Archives for posts with tag: Freedom

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Here in Portuguese and in the citation first line all article of John Pilger. See also this article: “The British Siege of the Ecuadorian Embassy: Déjà Vu: Anglo-American disregard for International Law” 

The British government’s threat to invade the Ecuadorean embassy in London and seize Julian Assange is of historic significance. David Cameron, the former PR man to a television industry huckster and arms salesman to sheikdoms, is well placed to dishonour international conventions that have protected Britons in places of upheaval. Just as Tony Blair’s invasion of Iraq led directly to the acts of terrorismin London on 7 July 2005, so Cameron and Foreign Secretary William Hague have compromised the safety of British representatives across the world.

and continues:

The irresponsibility of this statement matches the Guardian’s perfidious role in the whole Assange affair. The paper knows full well that documents released by WikiLeaks indicate that Sweden has consistently submitted to pressure from the United States in matters of civil rights. In December 2001, the Swedish government abruptly revoked the political refugee status of two Egyptians, Ahmed Agiza and Mohammedel-Zari, who were handed to a CIA kidnap squad at Stockholm airport and “rendered” to Egypt, where theywere tortured. An investigation by the Swedish ombudsman for justice found that the government had “seriously violated” the two men’s human rights. In a 2009 US embassy cable obtained by WikiLeaks, entitled “WikiLeaks puts neutrality in the Dustbin of History”, the Swedish elite’s vaunted reputation for neutrality is exposed as a sham. Another US cable reveals that “the extent of [Sweden’smilitary and intelligence] cooperation [with Nato] is not widely known” and unless kept secret “would open the government to domestic criticism”.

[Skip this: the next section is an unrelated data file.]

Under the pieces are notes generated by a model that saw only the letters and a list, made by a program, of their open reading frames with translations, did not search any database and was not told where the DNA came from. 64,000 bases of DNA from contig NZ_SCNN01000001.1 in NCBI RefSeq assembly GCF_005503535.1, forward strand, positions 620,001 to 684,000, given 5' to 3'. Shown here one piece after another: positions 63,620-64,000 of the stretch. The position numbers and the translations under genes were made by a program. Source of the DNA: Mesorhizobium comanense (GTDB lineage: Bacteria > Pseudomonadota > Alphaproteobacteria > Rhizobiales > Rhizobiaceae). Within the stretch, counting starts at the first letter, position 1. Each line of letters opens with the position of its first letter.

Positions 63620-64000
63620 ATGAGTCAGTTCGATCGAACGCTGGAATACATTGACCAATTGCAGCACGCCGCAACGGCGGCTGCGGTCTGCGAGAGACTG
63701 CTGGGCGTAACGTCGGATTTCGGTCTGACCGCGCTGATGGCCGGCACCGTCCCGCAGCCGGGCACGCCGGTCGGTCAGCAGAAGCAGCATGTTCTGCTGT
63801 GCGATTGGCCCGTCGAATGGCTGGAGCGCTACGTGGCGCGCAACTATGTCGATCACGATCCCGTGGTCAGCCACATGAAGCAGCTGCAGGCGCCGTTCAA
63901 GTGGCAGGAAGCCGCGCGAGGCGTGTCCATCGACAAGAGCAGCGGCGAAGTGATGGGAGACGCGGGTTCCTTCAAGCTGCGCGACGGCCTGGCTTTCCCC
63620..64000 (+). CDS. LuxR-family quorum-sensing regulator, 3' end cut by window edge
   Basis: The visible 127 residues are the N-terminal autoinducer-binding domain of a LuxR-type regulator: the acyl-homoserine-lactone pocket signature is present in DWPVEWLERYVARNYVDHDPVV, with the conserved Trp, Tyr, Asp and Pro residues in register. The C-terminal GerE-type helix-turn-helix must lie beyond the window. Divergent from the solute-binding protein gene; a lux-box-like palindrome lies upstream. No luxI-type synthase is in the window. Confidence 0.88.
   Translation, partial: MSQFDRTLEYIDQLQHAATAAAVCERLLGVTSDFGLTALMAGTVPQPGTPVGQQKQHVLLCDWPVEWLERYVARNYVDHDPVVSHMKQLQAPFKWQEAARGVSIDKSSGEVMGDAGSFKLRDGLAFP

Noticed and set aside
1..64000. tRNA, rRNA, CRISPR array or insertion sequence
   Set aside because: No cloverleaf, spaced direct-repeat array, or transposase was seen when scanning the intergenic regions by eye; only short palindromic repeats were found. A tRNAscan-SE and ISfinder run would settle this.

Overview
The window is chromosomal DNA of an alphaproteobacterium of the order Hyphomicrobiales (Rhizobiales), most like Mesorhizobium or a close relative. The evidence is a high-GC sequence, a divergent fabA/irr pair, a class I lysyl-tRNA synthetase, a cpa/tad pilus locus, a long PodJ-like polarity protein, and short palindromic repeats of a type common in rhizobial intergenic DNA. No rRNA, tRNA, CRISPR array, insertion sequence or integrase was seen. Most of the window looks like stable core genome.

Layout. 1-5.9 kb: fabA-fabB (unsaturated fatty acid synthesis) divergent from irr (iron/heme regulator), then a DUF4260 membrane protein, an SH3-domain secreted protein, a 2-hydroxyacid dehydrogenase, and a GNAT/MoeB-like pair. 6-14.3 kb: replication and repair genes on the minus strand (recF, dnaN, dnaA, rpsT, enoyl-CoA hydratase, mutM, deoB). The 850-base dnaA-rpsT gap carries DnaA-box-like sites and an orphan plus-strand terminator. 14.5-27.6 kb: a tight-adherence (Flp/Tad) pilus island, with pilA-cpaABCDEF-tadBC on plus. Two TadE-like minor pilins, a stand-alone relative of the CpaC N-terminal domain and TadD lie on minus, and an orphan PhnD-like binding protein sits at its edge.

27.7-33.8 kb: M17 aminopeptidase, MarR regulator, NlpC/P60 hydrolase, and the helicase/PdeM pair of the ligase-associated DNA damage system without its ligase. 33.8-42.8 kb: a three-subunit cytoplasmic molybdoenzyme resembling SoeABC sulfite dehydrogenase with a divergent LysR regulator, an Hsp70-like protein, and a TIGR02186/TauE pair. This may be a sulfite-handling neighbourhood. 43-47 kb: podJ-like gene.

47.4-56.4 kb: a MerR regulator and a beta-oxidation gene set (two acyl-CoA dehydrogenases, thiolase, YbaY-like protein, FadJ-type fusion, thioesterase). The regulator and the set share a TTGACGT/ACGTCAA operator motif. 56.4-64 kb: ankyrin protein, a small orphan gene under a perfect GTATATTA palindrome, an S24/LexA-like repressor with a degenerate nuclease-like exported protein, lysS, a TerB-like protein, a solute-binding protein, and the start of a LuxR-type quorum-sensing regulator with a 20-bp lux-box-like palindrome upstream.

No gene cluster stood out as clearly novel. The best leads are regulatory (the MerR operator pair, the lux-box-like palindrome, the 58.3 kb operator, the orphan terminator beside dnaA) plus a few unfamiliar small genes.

The Swedish foreign minister, Carl Bildt, played a notorious leading role in George W Bush’s Committee for the Liberation of Iraq and retains close ties to the Republican Party’s extreme right. According to the former Swedish director of public prosecutions Sven-Erik Alhem, Sweden’s decision to seek the extradition of Assange on allegations of sexual misconduct is “unreasonable and unprofessional, as well as unfair and disproportionate”. Having offered himself for questioning, Assange was given permission to leave Sweden for London where, again, he offered to be questioned. In May, in a final appeal judgment on the extradition, Britain’s Supreme Court introduced more farce by referring to non-existent “charges”.